AWFJ Women On Film – “Taking Woodstock” – Susan Granger reviews

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Much of our enjoyment of a movie is based on expectations – and this title is misleading. The fabled music festival with Jimi, Janis and Arlo is simply the historical background for Ang Lee’s low-key, lightweight, personal story about Elliot Tiber (Demetri Martin) a young, semi-closeted gay painter/interior designer in New York’s Greenwich Village who spends his weekends in the Catskills trying to help his stereotypical Russian Jewish immigrant parents, Jake and Sonia Teichberg (Henry Goodman, Imelda Staunton), keep their run-down El Monaco Motel from going bankrupt.

As president of the Bethel Chamber of Commerce, Elliot offers the use of El Monaco as a ramshackle base camp to the organizers and staff of Woodstock Ventures after the company loses its permit for an arts festival in nearby Wallkill. He also brokers a deal between Michael Lang (Jonathan Groff), one of the festival’s producer/organizers, and Max Yasgur (Eugene Levy), who owns a 600-acre dairy farm down the road in White Lake (Yes, the festival actually took place in White Lake, not Woodstock.) As the inevitable chaos climaxes, Elliot drops acid with an Age of Aquarius couple in a van (Kelli Garner, Paul Dano), amid the hippies-in-the-mud and graphic nudity.

Riffing on Elliot Tiber memoir, “Taking Woodstock: A True Story of a Riot, a Concert and A Life,” written with Tom Monte, James Schamus’s screenplay rambles episodically; its sprawling fragmentation is emphasized by Ang Lee’s kaleidoscopic use of multiple cameras and a split-screen. Stand-up comedian Demetri Martin doesn’t measure up to the dramatic demands of the leading role that’s thrust upon him and Emile Hirsch’s bitter, brain-fried Vietnam vet is over-the-top, but Liev Schreiber is memorable as a macho, transsexual ex-Marine security guard. And you can glimpse Meryl Streep’s daughter, Mamie Gummer, looking lovely as Tisha, Jonathan Groff’s supposed girl-friend.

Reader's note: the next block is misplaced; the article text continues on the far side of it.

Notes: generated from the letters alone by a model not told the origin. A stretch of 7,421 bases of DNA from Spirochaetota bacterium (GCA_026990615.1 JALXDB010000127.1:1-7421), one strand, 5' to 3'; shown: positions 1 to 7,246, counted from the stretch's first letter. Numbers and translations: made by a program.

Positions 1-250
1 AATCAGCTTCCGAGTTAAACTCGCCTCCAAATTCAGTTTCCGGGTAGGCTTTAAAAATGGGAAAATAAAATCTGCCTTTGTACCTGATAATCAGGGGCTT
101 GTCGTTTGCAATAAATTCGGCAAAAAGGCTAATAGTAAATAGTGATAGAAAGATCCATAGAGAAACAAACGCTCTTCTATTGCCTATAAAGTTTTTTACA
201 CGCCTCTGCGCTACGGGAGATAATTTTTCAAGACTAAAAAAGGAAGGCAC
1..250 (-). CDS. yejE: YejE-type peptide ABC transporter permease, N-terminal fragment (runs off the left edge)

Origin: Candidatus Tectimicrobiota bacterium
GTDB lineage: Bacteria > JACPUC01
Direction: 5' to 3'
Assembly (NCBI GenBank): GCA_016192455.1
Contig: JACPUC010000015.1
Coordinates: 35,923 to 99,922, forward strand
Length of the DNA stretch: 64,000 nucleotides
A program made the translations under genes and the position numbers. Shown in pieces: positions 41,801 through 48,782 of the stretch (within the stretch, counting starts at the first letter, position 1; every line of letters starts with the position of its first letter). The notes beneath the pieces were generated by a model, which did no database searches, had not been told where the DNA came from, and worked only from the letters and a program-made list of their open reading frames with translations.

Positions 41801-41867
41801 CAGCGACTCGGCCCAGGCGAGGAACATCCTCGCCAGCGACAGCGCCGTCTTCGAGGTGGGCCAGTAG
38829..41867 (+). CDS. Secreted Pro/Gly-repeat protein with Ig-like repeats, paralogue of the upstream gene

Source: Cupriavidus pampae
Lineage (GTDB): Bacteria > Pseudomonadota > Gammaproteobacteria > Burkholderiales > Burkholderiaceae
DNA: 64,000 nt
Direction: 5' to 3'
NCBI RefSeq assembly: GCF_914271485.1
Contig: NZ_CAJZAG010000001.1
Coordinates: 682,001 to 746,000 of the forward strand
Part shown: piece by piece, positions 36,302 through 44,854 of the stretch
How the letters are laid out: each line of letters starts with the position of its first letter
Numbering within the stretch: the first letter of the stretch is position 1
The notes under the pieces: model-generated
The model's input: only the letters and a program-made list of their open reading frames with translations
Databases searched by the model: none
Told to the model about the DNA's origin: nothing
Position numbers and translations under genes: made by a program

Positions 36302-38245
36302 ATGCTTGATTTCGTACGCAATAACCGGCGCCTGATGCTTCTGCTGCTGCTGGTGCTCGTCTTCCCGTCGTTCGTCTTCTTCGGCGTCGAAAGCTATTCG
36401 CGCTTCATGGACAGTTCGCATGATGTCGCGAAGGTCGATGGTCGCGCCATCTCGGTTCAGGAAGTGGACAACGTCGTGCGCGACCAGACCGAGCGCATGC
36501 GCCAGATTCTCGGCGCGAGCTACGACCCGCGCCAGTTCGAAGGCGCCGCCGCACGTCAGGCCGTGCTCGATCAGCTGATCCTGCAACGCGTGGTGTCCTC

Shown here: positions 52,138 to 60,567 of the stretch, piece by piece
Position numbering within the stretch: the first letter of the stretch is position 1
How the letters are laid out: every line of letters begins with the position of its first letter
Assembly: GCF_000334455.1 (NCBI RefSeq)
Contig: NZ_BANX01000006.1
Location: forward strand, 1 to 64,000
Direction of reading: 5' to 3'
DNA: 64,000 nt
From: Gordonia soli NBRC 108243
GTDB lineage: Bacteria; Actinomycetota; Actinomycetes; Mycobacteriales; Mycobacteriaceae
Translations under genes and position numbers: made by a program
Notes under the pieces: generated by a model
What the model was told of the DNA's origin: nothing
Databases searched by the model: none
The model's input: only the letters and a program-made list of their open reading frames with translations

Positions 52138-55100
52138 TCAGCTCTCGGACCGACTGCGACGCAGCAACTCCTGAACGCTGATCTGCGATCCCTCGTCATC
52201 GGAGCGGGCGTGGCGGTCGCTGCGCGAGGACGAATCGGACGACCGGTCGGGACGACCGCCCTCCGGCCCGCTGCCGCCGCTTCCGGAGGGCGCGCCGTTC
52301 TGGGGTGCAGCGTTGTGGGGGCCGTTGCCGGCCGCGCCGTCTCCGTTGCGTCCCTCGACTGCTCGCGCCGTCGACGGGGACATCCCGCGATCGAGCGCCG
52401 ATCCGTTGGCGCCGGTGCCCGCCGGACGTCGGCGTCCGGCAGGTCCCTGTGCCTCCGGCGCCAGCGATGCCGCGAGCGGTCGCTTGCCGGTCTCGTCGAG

On the Granger Movie Gauge of 1 to 10, “Taking Woodstock” is an occasionally amusing yet shallow 6. If you really want to tune in and turn on to the authentic musical flavor of 40 years ago, rent Michael Wadleigh’s Oscar-winning 1970 concert documentary “Woodstock.”

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Susan Granger

Susan Granger

Susan Granger is a product of Hollywood. Her natural father, S. Sylvan Simon, was a director and producer at R.K.O., M.G.M. and Columbia Pictures; her adoptive father, Armand Deutsch, produced movies at M.G.M. As a child, Susan appeared in movies with Abbott & Costello, Red Skelton, Lucille Ball, Margaret O'Brien and Lassie. She attended Mills College in California, studying journalism with Pierre Salinger, and graduated from the University of Pennsylvania, Phi Beta Kappa, with highest honors in journalism. During her adult life, Susan has been on radio and television as an anchorwoman and movie/drama critic. Her newspaper reviews have been syndicated around the world, and she has appeared on American Movie Classics cable television. In addition, her celebrity interviews and articles have been published in REDBOOK, PLAYBOY, FAMILY CIRCLE, COSMOPOLITAN, WORKING WOMAN and THE NEW YORK TIMES, as well as in PARIS MATCH, ELLE, HELLO, CARIBBEAN WORLD, ISLAND LIFE, MACO DESTINATIONS, NEWS LIMITED NEWSPAPERS (Australia), UK DAILY MAIL, UK SUNDAY MIRROR, DS (France), LA REPUBBLICA (Italy), BUNTE (Germany), VIP TRAVELLER (Krisworld) and many other international publications through SSG Syndicate. Susan also lectures on the "Magic and Mythology of Hollywood" and "Don't Take It Personally: Conquering Criticism and other Survival Skills," originally published on tape by Dove Audio.